• Removing the requirement for formal medical training for practitioners within “Health Academies”
  • Kidnapping doctors from developing countries.
  • Form a working group to establish how we might resurrect dead GPs and bind them to our will.
  • Lots more posters.

In addition we’ve decided to recruit lots of other people that the NHS™ is short of from their regular jobs, and make them work in Primary Care - although we’re not exactly sure what precisely we’re hoping they can do.

Part 3: Workload

GP workload continues to increase by about 3% each year, despite previous attempts to address it.  We have thus developed a number of initiatives to help reduce this. Firstly it has been identified that some patients attend General Practice when they perhaps do not need to. In order to address this we have commissioned a number of VR Advertisements starring celebrities under the banner title “Are U sure U R sick?!” These adverts will run during primetime slots, after shows such as “This Person Had Something Unspeakably Rare – Maybe You Do Too”, “When Sore Throats Kill” and “Drunk Doctors”. (This will be funded by making a cut in the health promotion budget for schools.)

Further to this initiative we will be threatening hospital colleagues with the lash should they fail to quickly convey information to Primary Care via instant digital Holo-Form. (A single IT solution for the NHS that would allow instant access to records for all clinicians is, of course, utterly impossible.  Because.)

Finally inspectors from the Quality Inquisition retain the right to investigate practices whenever they feel like it. However, just to make you feel better, we’ll say that those of you who are excellent will have a maximum interval of 7 years between visits – and then hope you don’t think too hard about what “maximum” means.

Part 4: Care redesign

Many practices are already part of a NHS MegaHub™ whilst others will still be considering their options. To help practices decided on their future, we’ve developed some simple Q&As:

Q: Will every practice have to be open at weekends and evenings?

A: No. This is not about every GP or practice being available at all times of day. However we’ll continue to make it sound that way in political manifestos. You don’t have to work every hour God sends you – however we reserve the right to brand you as lazy, and lacking vocation if you don’t.

Q: Who decides what the service will look like?

A: This will be entirely up to local commissioners, who will have complete flexibility to design services as they wish. It is reasonable to note however that in order to access any of the funding set aside for Primary Care it will have to fulfil the requirements of the National MegaHub Specification, and commissioners will have to submit three monthly reports detailing precisely how much money has been saved. (The Specification is liable to change at short notice, and funding provision may be withdrawn without warning. Usually after you’ve hired staff.)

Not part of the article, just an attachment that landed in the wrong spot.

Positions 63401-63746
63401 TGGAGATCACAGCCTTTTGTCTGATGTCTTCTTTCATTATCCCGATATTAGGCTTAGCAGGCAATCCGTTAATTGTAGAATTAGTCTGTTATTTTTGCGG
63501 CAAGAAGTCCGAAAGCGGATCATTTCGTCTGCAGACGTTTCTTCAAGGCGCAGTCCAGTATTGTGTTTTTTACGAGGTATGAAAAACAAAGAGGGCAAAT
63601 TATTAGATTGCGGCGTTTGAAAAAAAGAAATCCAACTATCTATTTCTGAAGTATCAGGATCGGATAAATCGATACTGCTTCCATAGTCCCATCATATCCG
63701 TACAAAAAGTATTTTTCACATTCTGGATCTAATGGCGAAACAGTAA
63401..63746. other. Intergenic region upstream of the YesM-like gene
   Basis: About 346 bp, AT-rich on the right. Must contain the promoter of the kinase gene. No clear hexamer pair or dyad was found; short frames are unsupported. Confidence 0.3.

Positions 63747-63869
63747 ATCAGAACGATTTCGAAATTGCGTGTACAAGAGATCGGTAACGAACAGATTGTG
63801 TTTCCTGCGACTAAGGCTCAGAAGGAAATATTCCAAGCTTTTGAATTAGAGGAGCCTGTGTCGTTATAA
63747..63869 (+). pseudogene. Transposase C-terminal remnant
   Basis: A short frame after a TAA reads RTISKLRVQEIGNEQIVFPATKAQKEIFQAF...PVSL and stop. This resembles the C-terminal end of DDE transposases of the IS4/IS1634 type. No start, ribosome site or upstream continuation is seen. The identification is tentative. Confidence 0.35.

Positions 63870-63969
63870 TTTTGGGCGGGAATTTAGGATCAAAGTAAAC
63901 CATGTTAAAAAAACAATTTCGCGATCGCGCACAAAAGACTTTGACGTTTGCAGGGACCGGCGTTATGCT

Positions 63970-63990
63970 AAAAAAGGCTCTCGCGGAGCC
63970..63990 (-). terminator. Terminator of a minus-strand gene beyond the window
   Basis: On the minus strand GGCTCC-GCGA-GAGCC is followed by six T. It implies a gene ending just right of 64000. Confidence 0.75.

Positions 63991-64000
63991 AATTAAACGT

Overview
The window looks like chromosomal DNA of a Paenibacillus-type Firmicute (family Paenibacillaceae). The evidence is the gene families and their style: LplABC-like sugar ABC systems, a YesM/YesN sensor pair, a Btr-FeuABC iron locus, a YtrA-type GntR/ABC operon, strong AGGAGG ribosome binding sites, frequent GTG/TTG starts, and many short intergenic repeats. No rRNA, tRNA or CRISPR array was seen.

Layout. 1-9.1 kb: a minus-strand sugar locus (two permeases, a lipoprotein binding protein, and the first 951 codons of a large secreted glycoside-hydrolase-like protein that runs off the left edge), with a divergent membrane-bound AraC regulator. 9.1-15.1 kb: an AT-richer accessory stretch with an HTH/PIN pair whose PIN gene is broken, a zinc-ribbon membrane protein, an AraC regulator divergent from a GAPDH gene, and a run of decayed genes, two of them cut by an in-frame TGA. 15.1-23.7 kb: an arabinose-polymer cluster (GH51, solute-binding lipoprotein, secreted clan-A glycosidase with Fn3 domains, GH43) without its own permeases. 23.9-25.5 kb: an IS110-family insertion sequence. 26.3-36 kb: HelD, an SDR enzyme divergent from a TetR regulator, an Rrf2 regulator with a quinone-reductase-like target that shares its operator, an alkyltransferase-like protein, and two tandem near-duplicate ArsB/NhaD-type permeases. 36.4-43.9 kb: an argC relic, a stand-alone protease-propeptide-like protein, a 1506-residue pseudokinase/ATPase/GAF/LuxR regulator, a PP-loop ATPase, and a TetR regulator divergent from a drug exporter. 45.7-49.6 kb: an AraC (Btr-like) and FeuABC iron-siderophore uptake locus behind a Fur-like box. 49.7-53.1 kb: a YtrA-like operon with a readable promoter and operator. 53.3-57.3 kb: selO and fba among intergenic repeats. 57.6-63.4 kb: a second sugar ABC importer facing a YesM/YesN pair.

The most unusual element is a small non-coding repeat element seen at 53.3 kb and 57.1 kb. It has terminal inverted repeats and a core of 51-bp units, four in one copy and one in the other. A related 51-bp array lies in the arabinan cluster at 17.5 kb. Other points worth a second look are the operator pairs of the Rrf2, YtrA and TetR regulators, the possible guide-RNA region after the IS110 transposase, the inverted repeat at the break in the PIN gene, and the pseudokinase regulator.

Q: What does this do to my existing workload?

Increasing the number of days and hours that you work is absolutely guaranteed to reduce your workload. We are confident that there is absolutely no unmet need or demand within the system, and really, you’ll be twiddling your thumbs all day.

Q: What are the benefits to practices of working at scale i.e. through federations or merger?

Simple. It is no longer financially viable to do anything else.


We understand how much pressure General Practice is under, and we want to reassure you that everything is going to be absolutely fine. Really. After all - reassurance is cheaper than actually doing anything.

P.S. On a completely unrelated subject, we’ve agreed to substantially increase the budget for Mental Health support for doctors.

Author's Image

Chris Preece

Chris has worked as a GP Partner in North Yorkshire since 2004, and still relishes the peculiar challenge of never quite knowing what the next person through the door is going to present with. He was the chair of his local Practice Based Commissioning Group, and when this evolved into a CCG he joined the Governing Body, ultimately leaving in April 2015. He continues to work with the CCG in an advisory capacity. When not being consumed by all things medical, Chris occupies himself by writing, gaming, and indulging the whims of his children. He has previously written and performed in a number of pantomimes and occupied the fourth plinth in Trafalgar Square. Tragically, his patients no longer tell him he looks too young to be a doctor.